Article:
Sep 8, 2013

USA World Bench Press Team


My name is Jonathan “Jona” Leo, and I currently live in Sioux Falls, S.D. I am the current International Powerlifting Federation World Bench Press Champion and hold a world record of 794.5 pounds in the +120 kg class. I have been married for 12 years and have three children, ages 5, 2, and 3 months. Powerlifting has been in my life for 15 years, but I have competed in the bench press only on the national stage for three full years now. Like many people, I first picked up the barbell to improve my performance in sports and found powerlifting to be a good fit. My oldest brother, Jeff, powerlifted his senior year but won state and the ADFPA Nationals his only year of competing. It was only natural that I followed in his footsteps. During my high school years in Nebraska, I became a four-time state champion, with the final three of those years being “Lifter of the Meet.” I figured my competitive years were over when I left for college to earn a degree in kinesiology and play football for Northwestern College in Iowa. However, after college, I was searching for that competitive element and found it again within U.S.A. Powerlifting. I have a competitive spirit, and while spotting and loading at the South Dakota State Meet, it became evident how much I wanted to compete. U.S.A Powerlifting was exactly what I was looking for: drug tested, strict but fair judging, minimal gear and the most credible organization in the United States that is affiliated with the only true international federation, IPF. I was hooked.


The path to where I now stand has not been easy or straight. From 2002 to 2010, I competed at three lift meets exclusively before I decided to focus on my best lift, the bench press. During that timeframe, I suffered two separate shoulder injuries with just enough spacing to ruin training for a while. I suffered the first setback in April 2007 when I partially tore the supraspinatus muscle in my left shoulder. After a lot of rehabilitation, the weights were starting to come back when I partially tore the right supraspinatus in August 2008. This one took almost nine months before I could bench without pain. Then, following two rotator cuff injuries within 18 months and another nine months of pain, I was finally ready to compete again. Rehabilitation during this time included daily rotator cuff strengthening, ice and muscle stem. I knew internally that I was not done lifting, but I felt like my hourglass was emptying, which created a sense of urgency. Until 2010, the largest meet I had ever competed in was the South Dakota State Meet.  My brother-in-law made a statement that I’d never do nationals and would probably only continue to do local meets. The sense of urgency, coupled with statements made by a family member, was all I needed to step up to the next level. During my first national meet, I was blessed to have a two-person cheering section (Diann Nelson and her daughter) and to have Dave Doan ask me after my second attempt, “Do you have any idea what you’re doing?” Soon after that comment, he became an instrumental part in helping me attain a national championship — I had never dealt with lot numbers and third-attempt changes until that day. That meet was a pivotal point in my career. Since the 2010 USAPL Bench Nationals, I have become a national champion two more times (2012 and 2013) and am now representing the United States on the Open World Bench Team this coming May for the fourth time.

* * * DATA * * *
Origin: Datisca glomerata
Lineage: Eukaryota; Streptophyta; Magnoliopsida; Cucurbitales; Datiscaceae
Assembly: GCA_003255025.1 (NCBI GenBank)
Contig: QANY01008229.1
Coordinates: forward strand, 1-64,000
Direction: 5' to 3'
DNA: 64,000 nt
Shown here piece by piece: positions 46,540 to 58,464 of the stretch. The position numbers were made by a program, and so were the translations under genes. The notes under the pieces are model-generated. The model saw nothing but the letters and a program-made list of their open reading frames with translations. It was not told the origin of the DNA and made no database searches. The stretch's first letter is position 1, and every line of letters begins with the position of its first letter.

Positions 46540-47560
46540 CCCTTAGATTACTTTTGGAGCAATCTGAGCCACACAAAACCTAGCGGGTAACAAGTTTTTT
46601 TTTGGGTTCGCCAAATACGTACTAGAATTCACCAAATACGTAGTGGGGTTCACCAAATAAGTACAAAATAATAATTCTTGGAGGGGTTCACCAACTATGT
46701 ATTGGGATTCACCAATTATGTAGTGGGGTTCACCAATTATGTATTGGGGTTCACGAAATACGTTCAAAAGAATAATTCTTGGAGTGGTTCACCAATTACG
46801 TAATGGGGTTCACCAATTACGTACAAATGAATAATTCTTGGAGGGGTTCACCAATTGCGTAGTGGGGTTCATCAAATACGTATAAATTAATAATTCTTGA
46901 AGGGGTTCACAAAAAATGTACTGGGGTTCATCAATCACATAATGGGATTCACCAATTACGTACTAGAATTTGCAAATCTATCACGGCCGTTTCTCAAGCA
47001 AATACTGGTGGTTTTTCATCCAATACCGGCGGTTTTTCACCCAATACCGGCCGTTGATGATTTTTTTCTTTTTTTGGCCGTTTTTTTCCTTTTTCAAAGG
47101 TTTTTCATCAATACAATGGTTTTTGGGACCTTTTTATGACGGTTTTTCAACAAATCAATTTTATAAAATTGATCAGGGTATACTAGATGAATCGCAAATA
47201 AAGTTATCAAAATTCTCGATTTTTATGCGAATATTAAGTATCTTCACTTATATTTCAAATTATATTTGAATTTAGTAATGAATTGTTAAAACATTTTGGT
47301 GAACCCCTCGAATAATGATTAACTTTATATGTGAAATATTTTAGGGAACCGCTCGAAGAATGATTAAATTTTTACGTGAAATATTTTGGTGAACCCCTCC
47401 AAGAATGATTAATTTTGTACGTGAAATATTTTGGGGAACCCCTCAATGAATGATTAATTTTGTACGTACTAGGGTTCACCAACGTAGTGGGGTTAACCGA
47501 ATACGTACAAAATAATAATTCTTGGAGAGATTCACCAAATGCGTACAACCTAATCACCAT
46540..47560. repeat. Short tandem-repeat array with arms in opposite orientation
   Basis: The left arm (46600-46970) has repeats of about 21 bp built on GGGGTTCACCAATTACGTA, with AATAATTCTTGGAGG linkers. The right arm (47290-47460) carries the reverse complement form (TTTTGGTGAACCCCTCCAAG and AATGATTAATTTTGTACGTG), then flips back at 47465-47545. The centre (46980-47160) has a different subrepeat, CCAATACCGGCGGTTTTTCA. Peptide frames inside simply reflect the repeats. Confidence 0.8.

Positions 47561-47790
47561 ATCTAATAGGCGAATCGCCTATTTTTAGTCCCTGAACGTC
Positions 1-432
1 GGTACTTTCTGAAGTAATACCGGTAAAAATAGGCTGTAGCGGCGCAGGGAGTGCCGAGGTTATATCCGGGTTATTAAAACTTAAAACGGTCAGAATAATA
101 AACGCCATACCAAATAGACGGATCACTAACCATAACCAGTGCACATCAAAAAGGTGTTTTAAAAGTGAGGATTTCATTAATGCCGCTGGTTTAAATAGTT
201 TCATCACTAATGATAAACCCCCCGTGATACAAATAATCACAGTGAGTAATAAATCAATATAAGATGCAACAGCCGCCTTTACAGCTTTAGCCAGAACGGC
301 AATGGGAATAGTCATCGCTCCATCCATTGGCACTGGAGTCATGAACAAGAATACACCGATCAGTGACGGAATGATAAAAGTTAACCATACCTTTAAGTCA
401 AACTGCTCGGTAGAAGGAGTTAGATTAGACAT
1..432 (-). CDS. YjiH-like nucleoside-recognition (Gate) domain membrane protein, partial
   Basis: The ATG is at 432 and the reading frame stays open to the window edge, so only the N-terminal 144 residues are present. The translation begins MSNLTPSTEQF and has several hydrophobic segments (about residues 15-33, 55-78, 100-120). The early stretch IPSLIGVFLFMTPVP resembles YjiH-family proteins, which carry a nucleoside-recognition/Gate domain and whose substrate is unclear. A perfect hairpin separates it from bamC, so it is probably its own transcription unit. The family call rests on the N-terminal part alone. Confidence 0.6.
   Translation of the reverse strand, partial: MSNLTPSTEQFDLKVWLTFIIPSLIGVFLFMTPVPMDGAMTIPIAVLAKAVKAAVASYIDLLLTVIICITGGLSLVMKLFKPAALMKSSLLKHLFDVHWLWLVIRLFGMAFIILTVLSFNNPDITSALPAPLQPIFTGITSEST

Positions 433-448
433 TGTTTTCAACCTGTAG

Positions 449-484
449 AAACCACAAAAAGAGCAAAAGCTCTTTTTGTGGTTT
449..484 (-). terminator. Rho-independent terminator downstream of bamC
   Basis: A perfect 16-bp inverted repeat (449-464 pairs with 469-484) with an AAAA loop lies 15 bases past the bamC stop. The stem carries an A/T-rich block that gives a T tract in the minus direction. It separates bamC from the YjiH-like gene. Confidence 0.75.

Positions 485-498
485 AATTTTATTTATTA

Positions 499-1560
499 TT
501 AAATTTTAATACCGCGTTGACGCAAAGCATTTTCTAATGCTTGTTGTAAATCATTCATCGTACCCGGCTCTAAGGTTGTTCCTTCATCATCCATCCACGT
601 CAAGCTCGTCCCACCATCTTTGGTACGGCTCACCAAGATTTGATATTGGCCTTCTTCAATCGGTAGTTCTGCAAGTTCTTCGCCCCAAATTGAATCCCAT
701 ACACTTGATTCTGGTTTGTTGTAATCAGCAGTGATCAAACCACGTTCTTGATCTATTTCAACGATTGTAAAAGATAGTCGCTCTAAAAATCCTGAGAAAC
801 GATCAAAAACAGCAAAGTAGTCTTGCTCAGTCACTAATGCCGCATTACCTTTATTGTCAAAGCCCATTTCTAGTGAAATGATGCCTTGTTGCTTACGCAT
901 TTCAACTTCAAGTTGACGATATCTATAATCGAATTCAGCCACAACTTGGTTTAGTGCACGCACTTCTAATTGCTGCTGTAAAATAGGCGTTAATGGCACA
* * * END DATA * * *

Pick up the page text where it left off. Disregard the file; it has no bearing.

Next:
Probably the biggest question I get is, “How did you do it?” I never really sat back and thought about it until Brady Stewart asked, “How did you go from eighth place at Bench Worlds in 2012 to becoming world champion and world record holder in 12 months?” Brady referenced my improvement from 2012 to 2013, but I like to believe it all started with the 2010 Bench Nationals. No matter when the progression started, Brady’s question made me step back and look closer at what made it happen. With physical and mental preparation being equally critical, here are the factors that I believe allowed me to progress: